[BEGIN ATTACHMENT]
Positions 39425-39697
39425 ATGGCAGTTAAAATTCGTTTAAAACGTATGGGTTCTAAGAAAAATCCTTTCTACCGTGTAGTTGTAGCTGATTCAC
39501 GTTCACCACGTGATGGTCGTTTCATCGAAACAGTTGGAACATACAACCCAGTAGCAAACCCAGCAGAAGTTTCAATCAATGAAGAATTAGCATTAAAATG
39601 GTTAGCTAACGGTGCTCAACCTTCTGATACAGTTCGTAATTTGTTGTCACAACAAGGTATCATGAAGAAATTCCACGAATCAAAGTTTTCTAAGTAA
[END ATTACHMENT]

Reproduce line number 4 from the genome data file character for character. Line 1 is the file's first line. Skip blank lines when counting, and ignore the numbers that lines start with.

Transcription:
39601 GTTAGCTAACGGTGCTCAACCTTCTGATACAGTTCGTAATTTGTTGTCACAACAAGGTATCATGAAGAAATTCCACGAATCAAAGTTTTCTAAGTAA